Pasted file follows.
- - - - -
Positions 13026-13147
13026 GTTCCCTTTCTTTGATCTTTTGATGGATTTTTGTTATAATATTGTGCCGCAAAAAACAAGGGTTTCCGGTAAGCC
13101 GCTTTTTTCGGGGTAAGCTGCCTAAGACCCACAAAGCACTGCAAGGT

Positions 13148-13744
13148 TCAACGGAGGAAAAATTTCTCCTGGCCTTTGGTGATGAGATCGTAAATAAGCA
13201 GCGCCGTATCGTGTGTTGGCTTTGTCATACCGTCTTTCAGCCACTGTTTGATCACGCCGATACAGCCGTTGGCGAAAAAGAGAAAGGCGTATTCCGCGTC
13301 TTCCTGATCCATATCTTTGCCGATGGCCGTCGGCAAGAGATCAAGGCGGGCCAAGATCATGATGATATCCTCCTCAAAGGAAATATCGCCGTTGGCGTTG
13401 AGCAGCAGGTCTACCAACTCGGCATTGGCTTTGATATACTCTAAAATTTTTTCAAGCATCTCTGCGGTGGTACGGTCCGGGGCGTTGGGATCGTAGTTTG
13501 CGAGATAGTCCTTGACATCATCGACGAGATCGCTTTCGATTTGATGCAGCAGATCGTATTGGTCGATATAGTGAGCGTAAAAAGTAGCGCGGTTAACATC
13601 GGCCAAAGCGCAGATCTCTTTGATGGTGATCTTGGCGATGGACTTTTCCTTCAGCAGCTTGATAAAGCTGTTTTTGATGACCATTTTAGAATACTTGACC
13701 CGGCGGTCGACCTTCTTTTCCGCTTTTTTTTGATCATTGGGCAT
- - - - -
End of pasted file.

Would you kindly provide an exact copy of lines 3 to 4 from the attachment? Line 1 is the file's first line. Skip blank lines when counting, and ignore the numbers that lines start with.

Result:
13101 GCTTTTTTCGGGGTAAGCTGCCTAAGACCCACAAAGCACTGCAAGGT

Positions 13148-13744